Strictification of Circular Programs ∗
"... Circular functional programs (necessarily evaluated lazily) have been used as algorithmic tools, as attribute grammar implementations, and as target for program transformation techniques. Classically, Richard Bird [1984] showed how to transform certain multitraversal programs (which could be evaluat ..."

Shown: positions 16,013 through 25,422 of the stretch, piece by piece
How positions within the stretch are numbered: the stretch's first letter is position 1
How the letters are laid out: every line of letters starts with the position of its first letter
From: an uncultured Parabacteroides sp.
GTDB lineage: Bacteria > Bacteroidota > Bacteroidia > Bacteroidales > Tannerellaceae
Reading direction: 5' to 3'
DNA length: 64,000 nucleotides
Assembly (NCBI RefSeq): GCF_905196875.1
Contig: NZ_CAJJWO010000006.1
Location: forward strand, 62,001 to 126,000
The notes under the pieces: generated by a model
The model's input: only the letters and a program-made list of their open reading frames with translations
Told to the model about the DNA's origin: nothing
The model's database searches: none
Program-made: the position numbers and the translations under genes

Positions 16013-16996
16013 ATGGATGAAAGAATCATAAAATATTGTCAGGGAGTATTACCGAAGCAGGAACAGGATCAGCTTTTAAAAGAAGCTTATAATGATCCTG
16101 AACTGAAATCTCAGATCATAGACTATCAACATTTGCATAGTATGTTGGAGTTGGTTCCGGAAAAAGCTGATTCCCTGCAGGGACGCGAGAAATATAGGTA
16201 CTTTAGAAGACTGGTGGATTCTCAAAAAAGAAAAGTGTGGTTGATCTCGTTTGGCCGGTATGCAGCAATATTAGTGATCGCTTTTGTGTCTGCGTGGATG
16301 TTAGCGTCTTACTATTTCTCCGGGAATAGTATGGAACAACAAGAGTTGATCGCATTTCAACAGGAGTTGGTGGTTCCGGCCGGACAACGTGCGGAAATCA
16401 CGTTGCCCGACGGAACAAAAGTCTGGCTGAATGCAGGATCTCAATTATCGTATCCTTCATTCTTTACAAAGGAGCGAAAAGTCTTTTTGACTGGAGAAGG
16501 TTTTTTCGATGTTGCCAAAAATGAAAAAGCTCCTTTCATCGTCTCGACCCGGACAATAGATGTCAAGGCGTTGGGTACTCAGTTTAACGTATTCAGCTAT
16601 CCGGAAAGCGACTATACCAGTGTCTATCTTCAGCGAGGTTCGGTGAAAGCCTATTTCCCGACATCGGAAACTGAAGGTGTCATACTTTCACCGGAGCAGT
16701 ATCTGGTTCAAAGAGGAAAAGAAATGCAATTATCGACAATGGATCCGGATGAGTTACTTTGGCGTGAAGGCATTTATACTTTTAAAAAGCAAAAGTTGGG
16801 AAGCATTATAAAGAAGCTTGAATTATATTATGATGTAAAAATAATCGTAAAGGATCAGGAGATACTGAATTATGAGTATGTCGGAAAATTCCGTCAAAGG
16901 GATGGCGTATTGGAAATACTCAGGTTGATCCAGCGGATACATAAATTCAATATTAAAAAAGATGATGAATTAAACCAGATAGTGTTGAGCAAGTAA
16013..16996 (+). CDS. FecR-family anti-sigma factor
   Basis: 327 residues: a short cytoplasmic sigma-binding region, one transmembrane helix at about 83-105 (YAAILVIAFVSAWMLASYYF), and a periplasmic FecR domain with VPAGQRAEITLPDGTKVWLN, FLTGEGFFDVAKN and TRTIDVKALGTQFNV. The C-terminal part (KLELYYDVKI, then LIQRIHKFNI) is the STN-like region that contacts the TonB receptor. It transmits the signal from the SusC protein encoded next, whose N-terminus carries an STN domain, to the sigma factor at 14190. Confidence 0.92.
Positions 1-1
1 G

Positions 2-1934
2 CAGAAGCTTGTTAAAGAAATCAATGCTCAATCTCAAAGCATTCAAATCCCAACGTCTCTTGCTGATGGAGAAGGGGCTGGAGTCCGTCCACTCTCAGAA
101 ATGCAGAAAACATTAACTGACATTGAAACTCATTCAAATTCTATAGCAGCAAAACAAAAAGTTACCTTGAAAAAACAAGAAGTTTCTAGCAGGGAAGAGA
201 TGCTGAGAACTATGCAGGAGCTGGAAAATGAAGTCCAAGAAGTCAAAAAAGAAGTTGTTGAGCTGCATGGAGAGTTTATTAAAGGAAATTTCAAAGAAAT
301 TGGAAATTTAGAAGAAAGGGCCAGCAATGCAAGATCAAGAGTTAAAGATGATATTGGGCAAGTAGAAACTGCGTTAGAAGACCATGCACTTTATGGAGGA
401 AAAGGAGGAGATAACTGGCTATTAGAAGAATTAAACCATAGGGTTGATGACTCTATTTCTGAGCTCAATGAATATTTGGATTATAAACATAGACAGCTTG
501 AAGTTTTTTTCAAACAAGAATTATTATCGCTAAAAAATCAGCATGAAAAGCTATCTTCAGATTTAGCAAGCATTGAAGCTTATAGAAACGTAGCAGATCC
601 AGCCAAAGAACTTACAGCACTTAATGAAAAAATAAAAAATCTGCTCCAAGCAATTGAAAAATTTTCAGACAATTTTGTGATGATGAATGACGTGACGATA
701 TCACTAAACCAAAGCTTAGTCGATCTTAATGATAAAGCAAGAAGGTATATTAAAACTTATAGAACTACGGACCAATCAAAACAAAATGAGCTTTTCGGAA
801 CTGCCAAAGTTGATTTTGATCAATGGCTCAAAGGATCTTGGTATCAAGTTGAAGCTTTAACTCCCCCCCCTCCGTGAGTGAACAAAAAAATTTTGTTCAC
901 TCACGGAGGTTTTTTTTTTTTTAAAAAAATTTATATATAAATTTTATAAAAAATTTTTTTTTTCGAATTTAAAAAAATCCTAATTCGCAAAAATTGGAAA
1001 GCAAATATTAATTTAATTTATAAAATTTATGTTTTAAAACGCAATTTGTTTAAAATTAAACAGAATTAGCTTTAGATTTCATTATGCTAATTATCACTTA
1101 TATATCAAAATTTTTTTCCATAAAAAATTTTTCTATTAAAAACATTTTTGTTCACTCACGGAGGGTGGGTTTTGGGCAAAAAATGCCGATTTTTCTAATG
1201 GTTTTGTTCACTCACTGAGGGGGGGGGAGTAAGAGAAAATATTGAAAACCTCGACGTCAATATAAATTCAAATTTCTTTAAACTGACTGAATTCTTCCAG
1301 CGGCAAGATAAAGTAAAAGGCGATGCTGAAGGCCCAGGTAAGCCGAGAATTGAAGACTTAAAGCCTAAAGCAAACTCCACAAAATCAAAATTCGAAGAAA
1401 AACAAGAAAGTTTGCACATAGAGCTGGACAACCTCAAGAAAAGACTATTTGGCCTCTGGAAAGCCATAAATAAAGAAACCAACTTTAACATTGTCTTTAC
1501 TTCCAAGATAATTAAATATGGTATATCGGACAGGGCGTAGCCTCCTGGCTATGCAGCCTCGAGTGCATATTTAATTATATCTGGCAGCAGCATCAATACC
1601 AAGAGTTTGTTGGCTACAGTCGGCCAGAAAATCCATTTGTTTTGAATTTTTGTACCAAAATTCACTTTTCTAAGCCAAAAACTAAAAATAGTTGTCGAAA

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Circular functional programs (necessarily evaluated lazily) have been used as algorithmic tools, as attribute grammar implementations, and as target for program transformation techniques. Classically, Richard Bird [1984] showed how to transform certain multitraversal programs (which could be evaluated strictly or lazily) into onetraversal ones using circular bindings. Can we go the other way, even for programs that are not in the image of his technique? That is the question we pursue in this paper. We develop an approach that on the one hand lets us deal with typical examples corresponding to attribute grammars, but on the other hand also helps to derive new algorithms for problems not previously in reach.